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Spokane, Washington  Est. May 19, 1883

Tropical Storm Tammy forecast to be a hurricane by Monday

Tropical Storm Tammy is forecast to reach hurricane strength, with top winds of 80 mph, according to the National Hurricane Center.    (National Hurricane Center/TNS/TNS)
By Bill Kearney, Angie DiMichele and Robin Webb South Florida Sun Sentinel

Tropical Storm Tammy is expected to be at near-hurricane strength this weekend, intensifying to hurricane strength by Monday, according to the latest forecast.

National Hurricane Center forecasters expect Tammy to gradually strengthen thanks to very warm water temperatures despite facing some dry air and wind shear. Tammy’s wind speeds are expected to reach 70 mph by Sunday and 80 mph by Monday. If its maximum sustained winds reach 74 mph or above, Tammy would be a hurricane.

Tammy is on track to pass over some of the islands in the eastern Caribbean before turning northwest away from land.

As of 5 a.m. Thursday, Tammy’s maximum sustained winds were holding steady at 40 mph, with its tropical-storm-force winds extending outward up to 140 miles from its center. By 7:30 a.m., Tammy’s top winds had spiked to 60 mph.

As of 8 a.m., Tammy was located 465 miles east-southeast of Guadeloupe, traveling west at 16 mph.

Tropical storm watches were issued for many islands including Barbados, Dominica, Martinique, Guadeloupe, Antigua, Barbuda, Montserrat, St. Kitts, and Nevis, where tropical storm conditions could begin Friday. Large and potentially dangerous swells from Tammy will start hitting the eastern Caribbean on Thursday.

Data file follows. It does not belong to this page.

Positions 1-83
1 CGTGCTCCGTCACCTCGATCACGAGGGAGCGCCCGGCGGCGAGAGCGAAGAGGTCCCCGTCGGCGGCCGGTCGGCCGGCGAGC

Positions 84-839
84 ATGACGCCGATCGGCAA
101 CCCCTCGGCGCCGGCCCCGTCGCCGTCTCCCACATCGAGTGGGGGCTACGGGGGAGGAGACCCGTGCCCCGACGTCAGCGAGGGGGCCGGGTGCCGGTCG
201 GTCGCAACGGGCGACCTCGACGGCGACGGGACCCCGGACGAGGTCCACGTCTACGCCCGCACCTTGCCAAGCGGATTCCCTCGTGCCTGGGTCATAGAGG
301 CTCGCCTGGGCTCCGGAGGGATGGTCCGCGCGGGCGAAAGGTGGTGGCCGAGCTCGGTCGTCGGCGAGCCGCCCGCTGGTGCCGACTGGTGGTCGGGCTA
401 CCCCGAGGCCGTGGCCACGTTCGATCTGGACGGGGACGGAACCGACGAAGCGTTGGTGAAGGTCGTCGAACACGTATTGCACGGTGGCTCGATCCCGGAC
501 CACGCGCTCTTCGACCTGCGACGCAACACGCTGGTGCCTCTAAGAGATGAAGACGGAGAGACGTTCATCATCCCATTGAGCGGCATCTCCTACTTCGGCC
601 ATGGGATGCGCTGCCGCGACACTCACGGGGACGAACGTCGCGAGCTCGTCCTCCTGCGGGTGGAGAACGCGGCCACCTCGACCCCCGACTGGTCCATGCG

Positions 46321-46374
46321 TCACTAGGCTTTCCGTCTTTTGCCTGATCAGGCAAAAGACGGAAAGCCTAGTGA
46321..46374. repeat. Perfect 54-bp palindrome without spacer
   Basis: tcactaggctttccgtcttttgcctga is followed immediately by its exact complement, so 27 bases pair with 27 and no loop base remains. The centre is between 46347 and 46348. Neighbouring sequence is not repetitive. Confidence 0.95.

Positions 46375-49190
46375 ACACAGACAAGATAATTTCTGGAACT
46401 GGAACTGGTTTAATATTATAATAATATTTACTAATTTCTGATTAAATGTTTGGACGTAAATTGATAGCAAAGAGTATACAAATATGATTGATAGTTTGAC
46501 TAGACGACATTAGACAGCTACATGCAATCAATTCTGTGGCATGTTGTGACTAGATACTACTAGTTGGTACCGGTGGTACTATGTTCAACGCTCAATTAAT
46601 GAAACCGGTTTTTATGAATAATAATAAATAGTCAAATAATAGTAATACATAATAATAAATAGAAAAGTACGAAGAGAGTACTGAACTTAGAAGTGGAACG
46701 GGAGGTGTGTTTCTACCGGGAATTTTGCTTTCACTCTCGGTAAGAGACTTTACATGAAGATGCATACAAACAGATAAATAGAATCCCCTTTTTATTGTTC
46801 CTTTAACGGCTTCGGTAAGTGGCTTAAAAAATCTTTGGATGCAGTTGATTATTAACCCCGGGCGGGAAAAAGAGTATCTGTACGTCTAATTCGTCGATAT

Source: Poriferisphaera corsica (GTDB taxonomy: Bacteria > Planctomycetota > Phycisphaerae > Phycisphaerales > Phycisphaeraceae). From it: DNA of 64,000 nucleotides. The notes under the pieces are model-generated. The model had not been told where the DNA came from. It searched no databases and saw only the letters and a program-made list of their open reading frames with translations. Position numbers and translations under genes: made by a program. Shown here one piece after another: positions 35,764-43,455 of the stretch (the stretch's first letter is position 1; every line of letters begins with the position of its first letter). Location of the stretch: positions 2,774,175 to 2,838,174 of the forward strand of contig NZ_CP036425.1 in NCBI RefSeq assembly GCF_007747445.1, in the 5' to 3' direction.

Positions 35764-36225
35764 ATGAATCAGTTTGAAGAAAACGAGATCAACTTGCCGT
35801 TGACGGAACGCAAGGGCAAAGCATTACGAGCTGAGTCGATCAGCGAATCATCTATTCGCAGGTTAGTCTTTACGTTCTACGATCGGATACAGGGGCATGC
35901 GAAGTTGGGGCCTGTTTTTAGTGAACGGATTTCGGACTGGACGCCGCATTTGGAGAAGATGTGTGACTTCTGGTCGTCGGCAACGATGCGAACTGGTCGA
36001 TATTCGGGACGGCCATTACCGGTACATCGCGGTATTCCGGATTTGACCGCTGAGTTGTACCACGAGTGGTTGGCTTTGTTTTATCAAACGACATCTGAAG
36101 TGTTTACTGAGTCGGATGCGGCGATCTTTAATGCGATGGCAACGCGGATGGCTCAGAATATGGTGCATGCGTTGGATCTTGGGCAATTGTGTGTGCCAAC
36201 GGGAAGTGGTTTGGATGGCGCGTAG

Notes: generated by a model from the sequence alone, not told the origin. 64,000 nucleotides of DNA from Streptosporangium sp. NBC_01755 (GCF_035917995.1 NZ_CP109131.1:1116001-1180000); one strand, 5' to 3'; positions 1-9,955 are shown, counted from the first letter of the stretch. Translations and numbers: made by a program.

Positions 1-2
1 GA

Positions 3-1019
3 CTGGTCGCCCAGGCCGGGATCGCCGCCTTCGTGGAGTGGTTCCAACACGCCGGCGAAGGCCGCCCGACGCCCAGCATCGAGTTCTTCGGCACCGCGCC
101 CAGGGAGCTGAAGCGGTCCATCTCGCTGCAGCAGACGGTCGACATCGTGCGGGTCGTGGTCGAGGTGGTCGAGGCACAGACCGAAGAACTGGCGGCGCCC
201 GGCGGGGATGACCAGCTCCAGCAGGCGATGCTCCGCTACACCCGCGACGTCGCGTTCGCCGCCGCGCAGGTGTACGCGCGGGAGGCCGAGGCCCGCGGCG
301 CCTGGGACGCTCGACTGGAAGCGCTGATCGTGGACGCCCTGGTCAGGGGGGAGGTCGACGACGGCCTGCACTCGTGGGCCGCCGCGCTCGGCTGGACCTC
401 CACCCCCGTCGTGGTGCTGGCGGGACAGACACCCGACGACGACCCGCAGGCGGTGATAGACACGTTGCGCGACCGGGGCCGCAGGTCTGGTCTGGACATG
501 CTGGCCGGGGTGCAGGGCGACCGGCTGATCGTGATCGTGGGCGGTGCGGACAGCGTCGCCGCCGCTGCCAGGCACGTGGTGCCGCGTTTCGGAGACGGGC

Rainfall totals could reach 3 to 6 inches, with maximum amounts of 10 inches in the islands of the eastern Caribbean, with rain of 1 to 2 inches with maximum amounts of 4 inches in the British and U.S. Virgin Islands and eastern Puerto Rico. Mudslides and isolated flash and urban flooding are possible.

The storm is expected to curve westward on Thursday and move more slowly, then turn northwest on Friday or Saturday and pass over or near the Leeward Islands in the far eastern Caribbean.

The current forecast and models have the system eventually curving northwest away from Florida, but the islands of the far eastern Caribbean, such as the Lesser Antilles, could be affected.

“After Tammy passes the Leeward Islands, the intensity models suggest that some further intensification will be possible as it accelerates northeastward over the central Atlantic,” the latest forecast discussion said.

So far this season in the Atlantic, there have been 19 named storms, six of which were hurricanes. Of those, three were major hurricanes, meaning Category 3 or above.

Those were Hurricane Lee, a rare Category 5; Hurricane Franklin, a Category 4; and Hurricane Idalia, which made landfall on Florida’s Big Bend region at Category 3 strength on Aug. 30.

The remaining storm names for 2023 are Vince and Whitney. If all those names end up being used this season, the National Hurricane Center would turn to the supplemental list of names from the World Meteorological Association. In previous years, the Greek alphabet was used for additional storm names — which had only happened twice before — during the record-shattering hurricane seasons in 2005 and 2020.

Hurricane season officially runs through Nov. 30.